Council Continues to Review Alternatives to End Overfishing

SAFMC logo South Atlantic Fishery Management Council  
News Release  
June 16, 2009 CONTACT: Kim Iverson
Public Information Officer
(843) 571-4366

Council Continues to Review Alternatives to End Overfishing 

Closure of large areas to all snapper grouper fishing may be necessary to end overfishing of red snapper

The South Atlantic Fishery Management Council continued to review management options for 10 species currently undergoing overfishing, including red snapper, during its meeting last week in Stuart, Florida.  The alternatives include various options for closures of federal waters extending from portions of South Carolina through north/central Florida to all snapper grouper fishing in order to end overfishing for red snapper.  The 2008 stock assessment for red snapper in the South Atlantic region shows the stock to be overfished and undergoing overfishing at eight times the sustainable level.  In March, the Council requested an interim rule to close the red snapper fishery for both commercial and recreational fishermen in order to help meet the mandates of the Magnuson-Stevens Act to end overfishing within one year.  The controversial request for a closure is currently being reviewed by NOAA Fisheries Service (NMFS).

However, a closure of the red snapper fishery will not be sufficient to end overfishing.  The total mortality (landings and dead discards) must be reduced by 87% according to the 2008 stock assessment conducted through the Southeast Data, Assessment, and Review (SEDAR) program.   Even with a closure, red snapper will still experience excessive bycatch mortality (dead discards) as fishermen pursue other species of snapper and grouper.  The bulk of red snapper catches are from the recreational fishery, where an estimated 40% of the released fish die.  The estimated release mortality for the commercial fishery is higher (90%) due to the deeper waters fished and different handling practices.  As a result, the Council is developing a number of alternatives targeting areas where catches of red snapper are highest and closing these areas to all snapper grouper fishing.  The size and configurations of the areas in the alternatives vary but primarily include waters off the coasts of South Carolina, Georgia, and Florida extending as far south as the Cape Canaveral area.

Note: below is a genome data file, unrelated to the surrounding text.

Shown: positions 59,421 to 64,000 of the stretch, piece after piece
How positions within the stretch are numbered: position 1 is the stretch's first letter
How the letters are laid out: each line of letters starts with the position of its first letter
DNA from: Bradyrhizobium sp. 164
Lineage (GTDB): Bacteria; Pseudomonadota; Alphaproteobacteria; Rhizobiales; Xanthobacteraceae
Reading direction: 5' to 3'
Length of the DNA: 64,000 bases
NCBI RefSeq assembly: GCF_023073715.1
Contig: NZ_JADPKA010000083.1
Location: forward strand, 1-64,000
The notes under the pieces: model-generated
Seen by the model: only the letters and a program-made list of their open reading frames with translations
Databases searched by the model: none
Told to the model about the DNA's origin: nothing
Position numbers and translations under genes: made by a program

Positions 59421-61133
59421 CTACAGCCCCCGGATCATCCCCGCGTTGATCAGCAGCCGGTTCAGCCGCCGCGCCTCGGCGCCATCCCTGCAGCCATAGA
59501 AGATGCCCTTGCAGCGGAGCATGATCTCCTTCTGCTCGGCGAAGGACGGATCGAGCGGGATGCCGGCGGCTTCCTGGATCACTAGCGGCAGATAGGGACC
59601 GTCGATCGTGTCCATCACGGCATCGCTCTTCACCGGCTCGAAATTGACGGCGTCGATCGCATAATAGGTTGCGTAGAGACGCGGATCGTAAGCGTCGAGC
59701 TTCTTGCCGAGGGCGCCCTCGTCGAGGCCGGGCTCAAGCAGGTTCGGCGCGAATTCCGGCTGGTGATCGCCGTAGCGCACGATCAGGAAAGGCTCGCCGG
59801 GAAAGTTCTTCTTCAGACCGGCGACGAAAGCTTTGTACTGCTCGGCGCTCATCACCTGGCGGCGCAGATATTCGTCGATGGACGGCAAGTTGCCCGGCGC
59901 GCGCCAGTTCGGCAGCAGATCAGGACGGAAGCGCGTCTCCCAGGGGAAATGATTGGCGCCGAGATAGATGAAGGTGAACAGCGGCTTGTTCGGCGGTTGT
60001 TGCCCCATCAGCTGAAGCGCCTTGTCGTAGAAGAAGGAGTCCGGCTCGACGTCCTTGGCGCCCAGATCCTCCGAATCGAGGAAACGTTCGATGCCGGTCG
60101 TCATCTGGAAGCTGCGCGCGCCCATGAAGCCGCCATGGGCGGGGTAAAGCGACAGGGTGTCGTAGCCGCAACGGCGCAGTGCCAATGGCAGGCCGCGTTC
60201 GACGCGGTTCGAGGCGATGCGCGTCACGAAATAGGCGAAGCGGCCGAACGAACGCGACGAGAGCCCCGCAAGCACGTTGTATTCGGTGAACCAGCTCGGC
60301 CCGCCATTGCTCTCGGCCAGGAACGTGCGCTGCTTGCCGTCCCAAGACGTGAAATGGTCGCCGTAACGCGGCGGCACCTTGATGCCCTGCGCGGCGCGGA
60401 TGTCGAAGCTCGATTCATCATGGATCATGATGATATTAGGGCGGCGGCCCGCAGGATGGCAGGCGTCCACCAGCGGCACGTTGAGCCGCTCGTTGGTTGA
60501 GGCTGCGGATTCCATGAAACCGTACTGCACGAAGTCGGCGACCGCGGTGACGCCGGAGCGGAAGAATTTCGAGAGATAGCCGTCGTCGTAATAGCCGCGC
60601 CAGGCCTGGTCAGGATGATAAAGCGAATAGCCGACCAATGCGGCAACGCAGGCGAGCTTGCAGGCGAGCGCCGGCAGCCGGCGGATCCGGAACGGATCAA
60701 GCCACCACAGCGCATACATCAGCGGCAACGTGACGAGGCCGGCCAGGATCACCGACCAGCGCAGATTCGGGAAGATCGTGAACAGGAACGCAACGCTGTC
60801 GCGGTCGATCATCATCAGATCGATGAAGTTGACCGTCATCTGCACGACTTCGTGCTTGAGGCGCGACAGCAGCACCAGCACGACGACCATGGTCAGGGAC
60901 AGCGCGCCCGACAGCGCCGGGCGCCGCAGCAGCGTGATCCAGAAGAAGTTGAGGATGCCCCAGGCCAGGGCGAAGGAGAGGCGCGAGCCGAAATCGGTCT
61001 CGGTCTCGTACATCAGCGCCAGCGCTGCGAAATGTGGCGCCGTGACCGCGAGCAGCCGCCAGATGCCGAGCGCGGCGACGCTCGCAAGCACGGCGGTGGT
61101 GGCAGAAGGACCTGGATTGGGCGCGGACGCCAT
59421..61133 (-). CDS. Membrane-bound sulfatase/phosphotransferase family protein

Approximately 85 people attended the public comment session held by the Council last week, most to express their concern about the negative economic and social impacts of such closures.  Charter captains, headboat operators, tackle manufacturers, fish house operators, and both recreational and commercial fishermen provided emotionally charged comments and questioned the need for such closures.  Many comments centered around the 2008 SEDAR stock assessment, questioning data used in the assessment and the reductions necessary to end overfishing.  

The Magnuson-Stevens Act also requires long-term management measures for rebuilding the red snapper stock and the establishment of Annual Catch Limits for species undergoing overfishing by 2010.  Annual Catch Limits must be implemented for all other species under the Council's jurisdiction by 2011.  Last year, the Council began development of Amendment 17 to the Snapper Grouper Fishery Management Plan to meet the 2010 deadline.   

After reviewing the management alternatives included in the draft amendment, the Council decided last week to divide the amendment into two parts; Amendment 17A will address management measures for red snapper and Amendment 17B will address measures to end overfishing for the remaining species undergoing overfishing: speckled hind, warsaw grouper, golden tilefish, snowy grouper, black grouper, black sea bass, gag, red grouper, and vermilion snapper.  Public hearings for both Amendment 17A and Amendment 17B will be scheduled later this year.

Interim Rule Update – Dr. Roy Crabtree, Regional Administrator with NMFS Southeast Regional Office provided the Council with an update on the Council's request to implement an interim rule to help address overfishing by closing the red snapper fishery for up to one year.  According to Dr. Crabtree, NMFS will hold a 30-day comment period on the interim rule.  The comment period will likely begin in early July.  A review of the comments will require an additional 30 days, and if a Final Rule is published to approve the closure, regulations would go into effect 30 days after publication.  If implemented, a closure would likely go into place sometime in October.  Note that all comments should be addressed to NMFS regarding the decision.  Meanwhile, the red snapper fishery remains open with a current recreational bag limit of 2 fish per person/day included in a 10 snapper aggregate bag limit, and a 20" Total Length size limit for both commercial and recreational fishermen.

The next meeting of the Council is scheduled for September 14 - 18, 2009 in Charleston, SC. For additional information regarding Council meetings, including briefing book materials and summary motions, visit or contact the Council office.

Council Continues to Review Alternatives to End Overfishing